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Microsoft CEO joins investment group for proposed Seattle arena
Steve Ballmer, the CEO of Redmond-based technology giant Microsoft, Corp., is part of an investment group looking to build a new sports arena and bring an NBA franchise back to Seattle, San Francisco hedge fund manager Chris Hansen announced Wednesday morning.
Peter and Erik Nordstrom, members of the prominent Seattle family that formerly owned the Seattle Seahawks, have also agreed to join the arena investment group, according to a letter sent Wednesday by Hanson to Seattle Mayor Mike McGinn and King County Executive Dow Constantine. Hanson also made the announcement on a KJR 950 AM morning radio program Wednesday morning.
Ballmer's involvement in Hansen's investment group is not a surprise as he was part of a group that made a last-minute effort to try to keep the Sonics in Seattle before they moved to Oklahoma City in 2008. The Oklahoma City Thunder are currently playing in the NBA Finals against the Miami Heat and the Thunder lead the best-of-seven series, 1-0.
Before the Sonics left town, Ballmer teamed with a few other prominent regional businessmen to offer $150 million for a renovation of KeyArena. Now Ballmer, whose net worth is $15.7 billion according to forbes.com, plans to help fund a $490 million area proposal that would house an NBA franchise and possibly an NHL team.
"These three gentlemen, like me, are committed to operating the arena and NBA franchise in a way that represents and upholds the values of our community," Hansen wrote in the letter. "They appreciate the role the Sonics played in this community for more than 40 years and see this project as an opportunity to bring that civic asset back to our community. … Their participation in the ownership group brings added assurances the business will always be backed by strong local hands and reinforces my commitment that the team will never again leave Seattle."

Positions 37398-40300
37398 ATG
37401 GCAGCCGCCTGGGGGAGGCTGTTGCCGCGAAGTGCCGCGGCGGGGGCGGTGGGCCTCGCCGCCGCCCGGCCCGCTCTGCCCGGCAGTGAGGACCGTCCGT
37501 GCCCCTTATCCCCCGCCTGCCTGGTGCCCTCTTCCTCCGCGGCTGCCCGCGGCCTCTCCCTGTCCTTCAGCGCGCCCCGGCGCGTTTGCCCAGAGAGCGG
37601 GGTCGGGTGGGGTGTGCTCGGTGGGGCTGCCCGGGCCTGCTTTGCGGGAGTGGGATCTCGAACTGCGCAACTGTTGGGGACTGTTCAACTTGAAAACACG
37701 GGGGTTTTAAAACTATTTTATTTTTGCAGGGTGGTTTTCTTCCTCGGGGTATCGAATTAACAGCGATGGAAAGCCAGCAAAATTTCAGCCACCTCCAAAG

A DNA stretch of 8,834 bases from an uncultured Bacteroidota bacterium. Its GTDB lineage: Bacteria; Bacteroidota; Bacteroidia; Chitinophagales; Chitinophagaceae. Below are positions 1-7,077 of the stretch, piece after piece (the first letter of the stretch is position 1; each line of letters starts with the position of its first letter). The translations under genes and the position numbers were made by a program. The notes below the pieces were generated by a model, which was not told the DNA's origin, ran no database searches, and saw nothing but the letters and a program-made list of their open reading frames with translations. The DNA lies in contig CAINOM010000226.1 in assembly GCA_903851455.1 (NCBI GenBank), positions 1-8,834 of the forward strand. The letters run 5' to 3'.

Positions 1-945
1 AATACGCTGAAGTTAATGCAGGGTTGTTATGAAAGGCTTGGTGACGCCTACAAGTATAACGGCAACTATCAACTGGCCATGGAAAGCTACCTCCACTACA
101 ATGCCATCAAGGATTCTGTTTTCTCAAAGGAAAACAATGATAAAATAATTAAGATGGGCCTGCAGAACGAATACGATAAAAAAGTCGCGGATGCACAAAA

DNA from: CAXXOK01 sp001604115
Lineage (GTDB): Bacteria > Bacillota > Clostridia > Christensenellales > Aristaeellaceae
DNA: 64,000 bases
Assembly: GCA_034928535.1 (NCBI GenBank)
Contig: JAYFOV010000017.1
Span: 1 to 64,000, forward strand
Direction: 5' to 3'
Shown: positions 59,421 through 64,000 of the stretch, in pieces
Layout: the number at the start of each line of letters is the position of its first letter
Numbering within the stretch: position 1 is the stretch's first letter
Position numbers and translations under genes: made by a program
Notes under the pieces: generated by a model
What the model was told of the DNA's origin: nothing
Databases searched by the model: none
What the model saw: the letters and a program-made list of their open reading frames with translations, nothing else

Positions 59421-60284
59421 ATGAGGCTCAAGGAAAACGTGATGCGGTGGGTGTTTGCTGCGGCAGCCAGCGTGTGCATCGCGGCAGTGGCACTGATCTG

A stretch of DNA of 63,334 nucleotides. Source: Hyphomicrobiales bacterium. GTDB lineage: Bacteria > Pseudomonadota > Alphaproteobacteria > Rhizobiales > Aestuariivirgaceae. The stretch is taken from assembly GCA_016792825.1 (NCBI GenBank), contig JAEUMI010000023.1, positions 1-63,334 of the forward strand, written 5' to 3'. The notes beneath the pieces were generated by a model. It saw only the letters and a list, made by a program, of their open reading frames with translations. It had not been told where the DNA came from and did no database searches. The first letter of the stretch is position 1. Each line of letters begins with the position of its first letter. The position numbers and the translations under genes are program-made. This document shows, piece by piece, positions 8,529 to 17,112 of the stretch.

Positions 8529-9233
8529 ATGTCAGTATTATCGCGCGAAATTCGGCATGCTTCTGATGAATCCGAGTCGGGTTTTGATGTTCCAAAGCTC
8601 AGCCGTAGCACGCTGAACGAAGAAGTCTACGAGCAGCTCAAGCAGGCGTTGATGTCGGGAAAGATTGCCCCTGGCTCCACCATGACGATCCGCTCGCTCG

The letter stated that Hansen's investment group is not yet fully formed, but that these three deep-pocket businessmen have agreed to announce their alliance to Hansen's hopes.
"Given the intense community interest and requests from city and county councils, three members of my investment group have agreed to come forward at this time," Hansen stated.
Hansen declined to go into details of his investment group arrangement during his interview on the Mitch in the Morning show Wednesday morning, but confirmed that he would be the majority stakeholder if an NBA team came to town.
Hansen is proposing to build a new stadium in the SoDo area of downtown Seattle with about $290 million in private investment from his group and up to $200 million from public bonds. That public portion would be repaid through taxes and revenues from the new arena.
Both Constantine and McGinn support the idea of bringing a team back to Seattle and both have reached a memorandum of understanding (MOU) with Hansen. Both the Seattle and King County councils must approve the MOU before the project can move forward. A vote is expected to come later this summer, according to an article by the Associated Press.
Constantine released a statement expressing his pleasure upon learning the names of Hansen’s partners in the arena proposal.
"The names of Steve Ballmer and Peter and Erik Nordstrom add additional strength and credibility to this proposal, and even greater assurance of the financial stability of the investment team that is working to bring the Sonics back to Seattle," Constantine said in his statement. "Mr. Ballmer stepped up with unprecedented generosity in the effort to keep the Sonics in town. He's stepping up again to bring them back."
Steve Ballmer forbes.com bio
• Net worth: $15.7 billion as of March, 2012
• Source of Wealth: Microsoft, self-made
• Total pay, including bonuses, for 2011: $1,376,915
• Residence: Hunts Point, Wash.
• Education: Bachelor of Arts/Science, Harvard University; Drop Out, Stanford University
• Marital Status: Married
• Children: 3